Mogadishu blast: 'We have never seen such devastation'

The director of Mogadishu's ambulance service recounts the horrors he saw after Saturday's devastating bomb blast.

    Mogadishu blast: 'We have never seen such devastation'
    Abdirahman, right, said everywhere the area was full of dead and injured bodies following the truck explosion [File: Feisal Omar/Reuters]

    Abdulkadir Abdirahman, director of Mogadishu's ambulance service, recounts the horrors he saw after a truck bomb blast that killed at least 276 people in the Somali capital.

    He spoke to Al Jazeera's Hamza Mohamed:

    "It was a normal day. Very quiet and not much work to do. I was sitting behind my desk at work. Our office is about one kilometre from the scene of the explosion.

    All of a sudden, I heard a very big blast. Everything shook. I have never heard anything that loud before. Within a few minutes, the sky was covered with very dark smoke that covered even the sunlight.

    I picked up my phone and called the rest of the team. I did not need to tell what just happened because they all heard it. We all rushed in the direction of the billowing smoke.

    The blast, which occurred at a busy junction, left at least 250 people wounded, according to officials [Mohamed Abdiwahab/AFP/Getty Images]

    Aamin ambulance service was established in 2008 and we have never seen such devastation. Not even in our dreams.

    Everywhere you looked, there were dead bodies.

    Everywhere you turned, there were wounded people crying for help.

    I never imagined I will see such a scene.

    Big buildings were completely destroyed. Buildings crumbled. Vehicles were burned and upside down. The tarmac was covered in flesh, blood and pieces of clothes.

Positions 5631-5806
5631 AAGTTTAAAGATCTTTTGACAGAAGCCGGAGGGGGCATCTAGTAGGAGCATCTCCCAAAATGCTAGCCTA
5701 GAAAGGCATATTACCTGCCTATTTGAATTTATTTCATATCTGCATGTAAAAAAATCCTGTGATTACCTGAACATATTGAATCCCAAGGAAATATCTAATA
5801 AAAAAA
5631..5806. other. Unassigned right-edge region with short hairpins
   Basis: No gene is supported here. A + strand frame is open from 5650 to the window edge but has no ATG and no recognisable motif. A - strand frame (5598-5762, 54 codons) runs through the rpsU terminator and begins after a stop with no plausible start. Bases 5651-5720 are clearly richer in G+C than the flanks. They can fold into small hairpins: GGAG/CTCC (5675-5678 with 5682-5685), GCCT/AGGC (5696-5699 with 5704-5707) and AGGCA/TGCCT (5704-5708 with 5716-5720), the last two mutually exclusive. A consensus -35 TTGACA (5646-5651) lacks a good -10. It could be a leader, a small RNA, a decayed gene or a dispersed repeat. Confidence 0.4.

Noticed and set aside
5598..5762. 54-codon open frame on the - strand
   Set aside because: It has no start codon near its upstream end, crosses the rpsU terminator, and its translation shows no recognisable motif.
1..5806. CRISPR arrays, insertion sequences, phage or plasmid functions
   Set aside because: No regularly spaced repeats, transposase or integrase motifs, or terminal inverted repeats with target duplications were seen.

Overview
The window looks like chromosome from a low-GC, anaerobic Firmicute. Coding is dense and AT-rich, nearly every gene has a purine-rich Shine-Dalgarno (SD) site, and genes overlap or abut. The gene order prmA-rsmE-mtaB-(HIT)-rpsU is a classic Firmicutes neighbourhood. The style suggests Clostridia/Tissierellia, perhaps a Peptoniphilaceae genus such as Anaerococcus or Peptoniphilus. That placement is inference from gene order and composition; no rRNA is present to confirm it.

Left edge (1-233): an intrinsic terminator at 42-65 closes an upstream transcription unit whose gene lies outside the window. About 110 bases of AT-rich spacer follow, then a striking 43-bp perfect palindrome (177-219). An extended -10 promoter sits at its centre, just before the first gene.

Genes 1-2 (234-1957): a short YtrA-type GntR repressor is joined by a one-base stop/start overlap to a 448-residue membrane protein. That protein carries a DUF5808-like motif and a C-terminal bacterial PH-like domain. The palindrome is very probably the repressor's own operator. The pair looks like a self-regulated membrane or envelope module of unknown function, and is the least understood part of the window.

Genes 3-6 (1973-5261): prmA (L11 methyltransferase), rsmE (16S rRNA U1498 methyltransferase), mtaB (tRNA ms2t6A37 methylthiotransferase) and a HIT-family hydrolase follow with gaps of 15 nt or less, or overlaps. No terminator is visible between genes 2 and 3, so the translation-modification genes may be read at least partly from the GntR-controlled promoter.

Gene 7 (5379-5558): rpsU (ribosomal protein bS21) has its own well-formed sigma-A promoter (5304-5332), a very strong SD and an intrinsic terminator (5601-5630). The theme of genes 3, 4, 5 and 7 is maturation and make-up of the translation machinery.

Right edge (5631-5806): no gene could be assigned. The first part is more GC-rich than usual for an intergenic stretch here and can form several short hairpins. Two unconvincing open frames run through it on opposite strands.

Our country has never seen anything even close to this.

    In one of the burned minibuses were young students coming from school, their charred remains tangled in what was left of the vehicle they were travelling in.

    I will never forget that gruesome sight.

    Our 10 ambulances were not enough to take all the injured and dead to hospital. The corpses were destroyed beyond recognition. You could not tell which corpse was a man and which was a woman.

    Everyone in the city was trying to call their family members and friends to see if they were okay. This jammed the network and we in the ambulance service could not communicate with each other or the hospitals.

    The hospitals were overwhelmed. They had no choice but to treat the injured in the hallways because everywhere else was full.

    I saw people I used to see every day in the city among the dead.

    Every home in Mogadishu has lost someone or know someone that was killed in the explosion.

    The city is in mourning."

    No one has claimed responsibility for the blast but the government blamed al-Shabab [Mohamed Abdiwahab/AFP/Getty Images]

    SOURCE: Al Jazeera News


    YOU MIGHT ALSO LIKE

    The Muslims of South Korea

    The Muslims of South Korea

    The number of Muslims in South Korea is estimated to be around 100,000, including foreigners.

    Gender violence in India: 'Daughters are not a burden'

    Gender violence in India: 'Daughters are not a burden'

    With female foeticide still widespread, one woman tells her story of being mutilated for giving birth to her daughters.

    Zimbabwe: What's happening?

    Zimbabwe: What's happening?

    Situation tense as thousands march in Harare to call for Robert Mugabe's resignation days after military takeover.